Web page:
CDL Practice Test
Indiana.Who Needs a Commercial Drivers License? To obtain your learner’s permit, head to any license agency, and take the general knowledge written test. You may also have to take additional tests depending on what sort of vehicle you’ll be driving. Here’s a list of the extra tests and who must take them: Passenger transport test== all bus drivers
Air brakes test== anyone driving a vehicle with air brakes
Combination vehicle test==anyone driving a combination vehicle
Hazardous materials test==anyone driving a hazardous materials vehicle
Tanker test==anyone hauling liquids in bulk
Doubles/triples test==anyone pulling a double or triple trailer
School bus endorsement==all school bus drivers After you’ve passed all the necessary written tests, show. Your driver’s license Proof of Social Security number Completed physical examination form
Once you are ready to get your license, you’ll need to pass a road skills test in a vehicle representative of the class of license you’re attempting to obtain. The testing is conducted at state-approved testing sites, and will include a pre-trip inspection test, a basic control skills test, and a road trip test. If you pass all the tests, you’ll be given a validated certificate form. CDL Classes for Every State
You must be able to read and speak English well enough to read road signs, prepare reports, and communicate with the public and with law enforcement. The Act established three separate classes of commercial driver’s licenses. Every state issues licenses in these categories: Class A: Any combination of vehicles with a gross vehicle weight rating (GWVR) of 26,001 lbs or more, provided the GVWR of the vehicle(s) being towed is in excess of 10,000 lbs.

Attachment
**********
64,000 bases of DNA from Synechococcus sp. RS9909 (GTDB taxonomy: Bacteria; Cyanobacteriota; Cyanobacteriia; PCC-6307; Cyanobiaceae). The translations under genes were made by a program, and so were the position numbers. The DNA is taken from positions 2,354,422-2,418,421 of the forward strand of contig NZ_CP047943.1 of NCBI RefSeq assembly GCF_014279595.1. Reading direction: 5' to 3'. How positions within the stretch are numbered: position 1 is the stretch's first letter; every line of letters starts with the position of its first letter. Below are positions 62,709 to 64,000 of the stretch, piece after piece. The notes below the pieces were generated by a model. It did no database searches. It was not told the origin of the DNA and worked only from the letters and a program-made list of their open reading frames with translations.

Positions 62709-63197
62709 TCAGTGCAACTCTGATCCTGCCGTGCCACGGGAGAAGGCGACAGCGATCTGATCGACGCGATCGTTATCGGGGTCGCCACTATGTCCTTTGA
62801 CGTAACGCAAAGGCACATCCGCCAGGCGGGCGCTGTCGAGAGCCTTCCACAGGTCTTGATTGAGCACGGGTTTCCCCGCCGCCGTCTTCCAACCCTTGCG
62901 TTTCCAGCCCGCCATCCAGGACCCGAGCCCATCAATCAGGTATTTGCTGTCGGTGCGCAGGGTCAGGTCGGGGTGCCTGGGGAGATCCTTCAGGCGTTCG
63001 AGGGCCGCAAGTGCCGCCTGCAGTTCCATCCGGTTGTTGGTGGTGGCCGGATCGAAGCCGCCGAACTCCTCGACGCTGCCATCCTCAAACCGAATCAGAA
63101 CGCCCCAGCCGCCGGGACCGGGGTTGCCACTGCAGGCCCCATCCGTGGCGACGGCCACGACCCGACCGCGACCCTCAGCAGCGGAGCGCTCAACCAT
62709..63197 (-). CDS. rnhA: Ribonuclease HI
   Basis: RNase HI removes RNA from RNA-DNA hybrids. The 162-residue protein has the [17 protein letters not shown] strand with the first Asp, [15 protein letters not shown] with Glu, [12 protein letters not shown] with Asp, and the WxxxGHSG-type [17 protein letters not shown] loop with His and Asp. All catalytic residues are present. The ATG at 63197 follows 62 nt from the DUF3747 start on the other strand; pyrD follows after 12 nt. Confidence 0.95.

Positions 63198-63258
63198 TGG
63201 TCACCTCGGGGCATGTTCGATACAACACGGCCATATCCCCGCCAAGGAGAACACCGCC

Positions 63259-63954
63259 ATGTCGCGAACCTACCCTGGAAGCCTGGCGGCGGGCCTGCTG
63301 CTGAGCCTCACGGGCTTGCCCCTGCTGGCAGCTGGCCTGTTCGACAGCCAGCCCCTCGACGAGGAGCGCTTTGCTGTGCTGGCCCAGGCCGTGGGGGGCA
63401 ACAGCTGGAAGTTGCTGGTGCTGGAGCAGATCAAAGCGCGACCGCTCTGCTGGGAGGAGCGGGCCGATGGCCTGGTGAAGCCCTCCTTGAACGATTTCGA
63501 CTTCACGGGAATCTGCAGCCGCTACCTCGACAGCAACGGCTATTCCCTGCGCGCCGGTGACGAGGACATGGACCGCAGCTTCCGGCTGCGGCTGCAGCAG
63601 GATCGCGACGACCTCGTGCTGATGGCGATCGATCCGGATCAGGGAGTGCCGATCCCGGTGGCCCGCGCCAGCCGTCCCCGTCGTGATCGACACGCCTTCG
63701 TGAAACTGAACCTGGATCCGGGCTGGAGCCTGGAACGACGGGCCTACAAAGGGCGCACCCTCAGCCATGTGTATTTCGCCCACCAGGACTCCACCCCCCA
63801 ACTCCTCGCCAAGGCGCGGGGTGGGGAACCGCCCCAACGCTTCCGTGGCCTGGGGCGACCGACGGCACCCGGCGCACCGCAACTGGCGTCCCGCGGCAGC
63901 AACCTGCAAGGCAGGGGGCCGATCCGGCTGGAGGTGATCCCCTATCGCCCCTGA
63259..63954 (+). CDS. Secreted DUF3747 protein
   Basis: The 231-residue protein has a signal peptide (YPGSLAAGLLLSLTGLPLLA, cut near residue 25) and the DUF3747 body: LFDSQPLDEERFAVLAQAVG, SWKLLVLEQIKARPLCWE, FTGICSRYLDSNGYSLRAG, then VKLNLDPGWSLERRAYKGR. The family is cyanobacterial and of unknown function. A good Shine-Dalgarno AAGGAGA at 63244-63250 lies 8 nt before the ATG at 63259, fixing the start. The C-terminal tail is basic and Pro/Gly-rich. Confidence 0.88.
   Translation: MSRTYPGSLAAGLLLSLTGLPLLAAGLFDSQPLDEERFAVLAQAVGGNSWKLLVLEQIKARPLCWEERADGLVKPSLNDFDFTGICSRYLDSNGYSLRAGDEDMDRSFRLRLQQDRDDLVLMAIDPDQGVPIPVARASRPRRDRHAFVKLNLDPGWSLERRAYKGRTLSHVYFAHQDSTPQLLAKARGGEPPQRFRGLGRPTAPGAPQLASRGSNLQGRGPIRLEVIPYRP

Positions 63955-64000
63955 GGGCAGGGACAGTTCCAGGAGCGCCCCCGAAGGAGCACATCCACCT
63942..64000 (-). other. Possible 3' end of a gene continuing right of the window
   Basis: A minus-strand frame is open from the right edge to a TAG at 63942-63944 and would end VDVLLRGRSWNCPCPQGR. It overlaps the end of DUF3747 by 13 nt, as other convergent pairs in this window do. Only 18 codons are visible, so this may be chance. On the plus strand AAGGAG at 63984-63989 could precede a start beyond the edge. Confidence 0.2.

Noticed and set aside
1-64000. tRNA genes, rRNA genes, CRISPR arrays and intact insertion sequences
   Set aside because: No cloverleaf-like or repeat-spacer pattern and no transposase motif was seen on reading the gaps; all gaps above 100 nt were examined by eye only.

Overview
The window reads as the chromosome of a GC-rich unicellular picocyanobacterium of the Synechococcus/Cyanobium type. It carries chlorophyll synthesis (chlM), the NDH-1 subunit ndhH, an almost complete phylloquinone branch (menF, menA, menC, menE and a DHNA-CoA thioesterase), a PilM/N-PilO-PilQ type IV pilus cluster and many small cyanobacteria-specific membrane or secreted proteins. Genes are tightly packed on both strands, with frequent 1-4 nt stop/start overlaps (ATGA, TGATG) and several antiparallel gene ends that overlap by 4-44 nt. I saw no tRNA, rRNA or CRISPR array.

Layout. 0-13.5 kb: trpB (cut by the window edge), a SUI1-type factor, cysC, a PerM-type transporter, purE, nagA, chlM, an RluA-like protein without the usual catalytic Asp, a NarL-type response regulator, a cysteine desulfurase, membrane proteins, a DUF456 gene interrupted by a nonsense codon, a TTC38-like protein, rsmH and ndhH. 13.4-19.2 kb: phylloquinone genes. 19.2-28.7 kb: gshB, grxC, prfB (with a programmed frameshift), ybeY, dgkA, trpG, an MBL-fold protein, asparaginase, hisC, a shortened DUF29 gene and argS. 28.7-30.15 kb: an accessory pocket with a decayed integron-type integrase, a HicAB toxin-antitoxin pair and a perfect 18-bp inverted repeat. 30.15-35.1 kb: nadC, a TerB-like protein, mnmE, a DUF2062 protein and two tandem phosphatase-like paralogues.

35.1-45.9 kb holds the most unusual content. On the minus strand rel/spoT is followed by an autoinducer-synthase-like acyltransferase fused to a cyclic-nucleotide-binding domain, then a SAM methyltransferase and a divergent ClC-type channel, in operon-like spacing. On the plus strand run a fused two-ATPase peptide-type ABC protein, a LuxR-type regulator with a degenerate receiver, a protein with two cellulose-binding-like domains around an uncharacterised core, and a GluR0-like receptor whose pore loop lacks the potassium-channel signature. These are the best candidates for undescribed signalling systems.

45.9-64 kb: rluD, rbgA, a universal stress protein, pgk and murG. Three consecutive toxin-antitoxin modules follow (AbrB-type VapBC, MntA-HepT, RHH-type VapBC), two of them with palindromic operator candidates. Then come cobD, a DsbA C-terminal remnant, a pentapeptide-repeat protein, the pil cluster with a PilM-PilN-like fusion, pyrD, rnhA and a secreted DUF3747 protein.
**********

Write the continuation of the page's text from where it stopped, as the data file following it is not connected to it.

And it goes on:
Class B: Any single vehicle with a GVWR of 26,001 lbs or more, or any such vehicle towing a vehicle not in excess of 10,000 lbs GVWR.
Class C: Any single vehicle, or combination of vehicles, that does not meet the definition of Class A or Class B, but is either designed to transport 16 passengers or more, including the driver, or is placarded for hazardous materials.
Many states make exceptions for farm vehicles, snow removal vehicles, fire and emergency vehicles, and some military vehicles.